within range. This includes many finer-grained properties
of objects (such as whether they have a cargo hold).
Radiation sensor - can detect the level of radiation of ob-
jects in range. The range of this sensor is more limited and
requires the plane to fly down to the area it is scanning.
Teacher Interface
The teacher is provided with three tools to help teach the
electronic student (Fig. 3): (A) the Teacher Instruction In-
terface, which is the main interface used to communicate
with student; (B) a Timeline Display that shows a list of all
teacher instructions sent to student; (C) a Map Display that
provides information about world objects, UAV sensors, and
range and shows the UAV flight path.
The Teacher Instruction Interface (Fig 3-A) was specifi-
cally designed to enable the three types of instruction meth-
ods discussed earlier. Below we discuss the interface fea-
tures that may be classified under each teacher-student in-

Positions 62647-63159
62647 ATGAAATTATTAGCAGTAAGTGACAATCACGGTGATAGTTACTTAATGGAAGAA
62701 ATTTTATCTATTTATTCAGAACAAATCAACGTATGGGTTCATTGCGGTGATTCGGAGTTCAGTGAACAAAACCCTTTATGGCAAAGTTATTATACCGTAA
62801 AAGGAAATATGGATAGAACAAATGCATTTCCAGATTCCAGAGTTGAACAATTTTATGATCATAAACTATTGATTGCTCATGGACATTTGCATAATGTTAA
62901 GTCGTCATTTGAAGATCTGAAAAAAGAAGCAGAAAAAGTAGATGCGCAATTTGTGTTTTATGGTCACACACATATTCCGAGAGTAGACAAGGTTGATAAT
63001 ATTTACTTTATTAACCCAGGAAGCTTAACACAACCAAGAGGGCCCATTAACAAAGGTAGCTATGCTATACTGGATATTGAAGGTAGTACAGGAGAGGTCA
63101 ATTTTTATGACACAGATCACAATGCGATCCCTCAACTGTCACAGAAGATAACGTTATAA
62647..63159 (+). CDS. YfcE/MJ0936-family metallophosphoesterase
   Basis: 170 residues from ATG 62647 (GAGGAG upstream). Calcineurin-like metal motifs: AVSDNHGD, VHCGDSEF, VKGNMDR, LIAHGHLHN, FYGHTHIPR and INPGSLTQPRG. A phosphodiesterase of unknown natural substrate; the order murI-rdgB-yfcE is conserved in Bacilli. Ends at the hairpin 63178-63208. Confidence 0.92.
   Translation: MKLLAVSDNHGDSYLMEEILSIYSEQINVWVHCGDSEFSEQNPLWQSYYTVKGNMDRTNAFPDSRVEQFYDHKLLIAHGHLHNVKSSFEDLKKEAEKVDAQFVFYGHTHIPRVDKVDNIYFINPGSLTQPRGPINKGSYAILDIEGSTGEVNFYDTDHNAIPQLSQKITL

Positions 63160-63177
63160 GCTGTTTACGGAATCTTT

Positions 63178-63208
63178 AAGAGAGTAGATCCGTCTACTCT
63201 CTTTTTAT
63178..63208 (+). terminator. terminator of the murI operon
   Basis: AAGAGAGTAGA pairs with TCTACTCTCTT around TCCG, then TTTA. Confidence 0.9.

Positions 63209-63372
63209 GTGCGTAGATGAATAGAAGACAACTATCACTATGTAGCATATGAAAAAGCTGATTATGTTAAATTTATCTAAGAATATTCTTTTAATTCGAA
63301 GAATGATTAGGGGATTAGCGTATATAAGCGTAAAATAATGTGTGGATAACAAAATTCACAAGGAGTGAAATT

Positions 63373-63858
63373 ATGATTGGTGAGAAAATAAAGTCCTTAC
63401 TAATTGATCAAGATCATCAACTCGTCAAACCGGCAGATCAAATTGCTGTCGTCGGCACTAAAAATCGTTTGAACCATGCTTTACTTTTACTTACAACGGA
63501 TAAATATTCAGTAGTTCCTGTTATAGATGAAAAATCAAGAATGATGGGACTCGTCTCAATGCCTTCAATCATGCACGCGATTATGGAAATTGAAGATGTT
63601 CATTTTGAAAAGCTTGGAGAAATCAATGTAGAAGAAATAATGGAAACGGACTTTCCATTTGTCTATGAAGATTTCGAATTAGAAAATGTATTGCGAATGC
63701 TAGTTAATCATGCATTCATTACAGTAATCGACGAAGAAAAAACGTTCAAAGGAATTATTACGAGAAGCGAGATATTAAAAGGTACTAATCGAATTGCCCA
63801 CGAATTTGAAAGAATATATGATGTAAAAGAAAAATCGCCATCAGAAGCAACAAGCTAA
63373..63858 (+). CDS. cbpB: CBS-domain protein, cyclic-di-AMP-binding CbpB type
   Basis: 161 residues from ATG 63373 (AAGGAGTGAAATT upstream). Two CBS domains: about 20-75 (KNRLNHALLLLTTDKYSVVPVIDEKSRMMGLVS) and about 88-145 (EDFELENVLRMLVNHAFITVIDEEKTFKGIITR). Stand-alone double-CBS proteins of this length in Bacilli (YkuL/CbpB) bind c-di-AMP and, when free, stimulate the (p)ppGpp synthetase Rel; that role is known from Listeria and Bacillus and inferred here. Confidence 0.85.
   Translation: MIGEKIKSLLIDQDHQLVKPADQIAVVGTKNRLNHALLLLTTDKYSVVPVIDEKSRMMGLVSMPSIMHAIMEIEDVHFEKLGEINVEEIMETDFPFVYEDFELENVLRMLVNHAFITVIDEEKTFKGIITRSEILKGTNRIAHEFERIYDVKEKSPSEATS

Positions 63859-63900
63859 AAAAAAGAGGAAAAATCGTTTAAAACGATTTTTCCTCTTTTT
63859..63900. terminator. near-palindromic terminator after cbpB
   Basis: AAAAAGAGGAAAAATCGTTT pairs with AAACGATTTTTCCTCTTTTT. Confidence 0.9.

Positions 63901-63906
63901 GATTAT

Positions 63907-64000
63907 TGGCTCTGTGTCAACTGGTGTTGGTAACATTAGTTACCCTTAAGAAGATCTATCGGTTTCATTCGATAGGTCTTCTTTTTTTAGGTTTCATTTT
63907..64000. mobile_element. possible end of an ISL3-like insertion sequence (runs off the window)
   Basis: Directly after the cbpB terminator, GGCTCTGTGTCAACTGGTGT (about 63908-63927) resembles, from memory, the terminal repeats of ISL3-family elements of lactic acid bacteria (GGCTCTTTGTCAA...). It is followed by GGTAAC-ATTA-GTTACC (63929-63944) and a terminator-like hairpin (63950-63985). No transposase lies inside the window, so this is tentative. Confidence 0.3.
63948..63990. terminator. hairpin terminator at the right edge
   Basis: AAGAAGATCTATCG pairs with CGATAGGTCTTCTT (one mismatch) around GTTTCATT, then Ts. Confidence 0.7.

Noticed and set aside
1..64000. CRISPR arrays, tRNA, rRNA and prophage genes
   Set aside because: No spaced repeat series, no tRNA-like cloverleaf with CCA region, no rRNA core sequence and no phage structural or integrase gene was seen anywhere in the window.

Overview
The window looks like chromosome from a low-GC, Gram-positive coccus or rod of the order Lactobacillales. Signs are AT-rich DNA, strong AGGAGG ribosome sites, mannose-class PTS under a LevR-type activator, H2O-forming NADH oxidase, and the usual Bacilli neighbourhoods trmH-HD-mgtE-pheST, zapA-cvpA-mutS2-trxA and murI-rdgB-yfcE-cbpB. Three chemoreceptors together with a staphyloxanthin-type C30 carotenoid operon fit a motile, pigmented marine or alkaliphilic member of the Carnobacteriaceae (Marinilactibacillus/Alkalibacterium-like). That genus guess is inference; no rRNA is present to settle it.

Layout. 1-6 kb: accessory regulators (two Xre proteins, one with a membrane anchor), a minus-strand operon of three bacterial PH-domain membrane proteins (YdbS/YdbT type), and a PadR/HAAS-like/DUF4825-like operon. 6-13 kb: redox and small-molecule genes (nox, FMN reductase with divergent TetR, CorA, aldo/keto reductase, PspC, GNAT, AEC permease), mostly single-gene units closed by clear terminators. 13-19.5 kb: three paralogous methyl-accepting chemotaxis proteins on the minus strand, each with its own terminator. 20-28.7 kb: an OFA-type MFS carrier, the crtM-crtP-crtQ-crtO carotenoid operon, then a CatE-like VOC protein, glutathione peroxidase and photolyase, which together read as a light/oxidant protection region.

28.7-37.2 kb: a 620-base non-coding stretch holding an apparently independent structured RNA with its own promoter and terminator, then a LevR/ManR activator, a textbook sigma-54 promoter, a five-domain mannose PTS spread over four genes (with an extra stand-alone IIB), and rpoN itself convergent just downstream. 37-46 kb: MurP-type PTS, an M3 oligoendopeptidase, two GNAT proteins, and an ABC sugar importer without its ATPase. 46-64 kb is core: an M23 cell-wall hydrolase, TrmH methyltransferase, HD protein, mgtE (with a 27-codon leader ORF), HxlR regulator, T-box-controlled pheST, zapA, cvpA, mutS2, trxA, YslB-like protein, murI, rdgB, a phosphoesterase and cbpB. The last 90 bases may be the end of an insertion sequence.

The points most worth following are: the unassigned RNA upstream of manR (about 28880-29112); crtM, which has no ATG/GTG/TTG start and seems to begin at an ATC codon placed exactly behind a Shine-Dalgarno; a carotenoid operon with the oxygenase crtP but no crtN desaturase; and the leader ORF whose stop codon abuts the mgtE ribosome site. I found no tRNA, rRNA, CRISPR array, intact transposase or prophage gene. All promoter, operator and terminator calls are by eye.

struction mode:
Teaching by demonstration: The teacher can group a set
of instruction commands into a procedure and demonstrate
good (positive) and bad (negative) examples of a procedure.
This can be done in one of two ways. The teacher can either
explicitly state at the beginning of a sequence of commands
that they are about to teach a procedure and later explicitly
end it, or the teacher can return to a sequence of previous
commands stored in the timeline (Fig. 3-B), highlight them,
and label them as a procedure. It is also possible to nest
procedures within one another. Note that this method for
teaching procedures has none of the formal semantics or ad-
vanced programming interfaces of other teaching systems.
Instead it simply allows the teacher to naturally demonstrate
grounded commands in a natural manner and puts the onus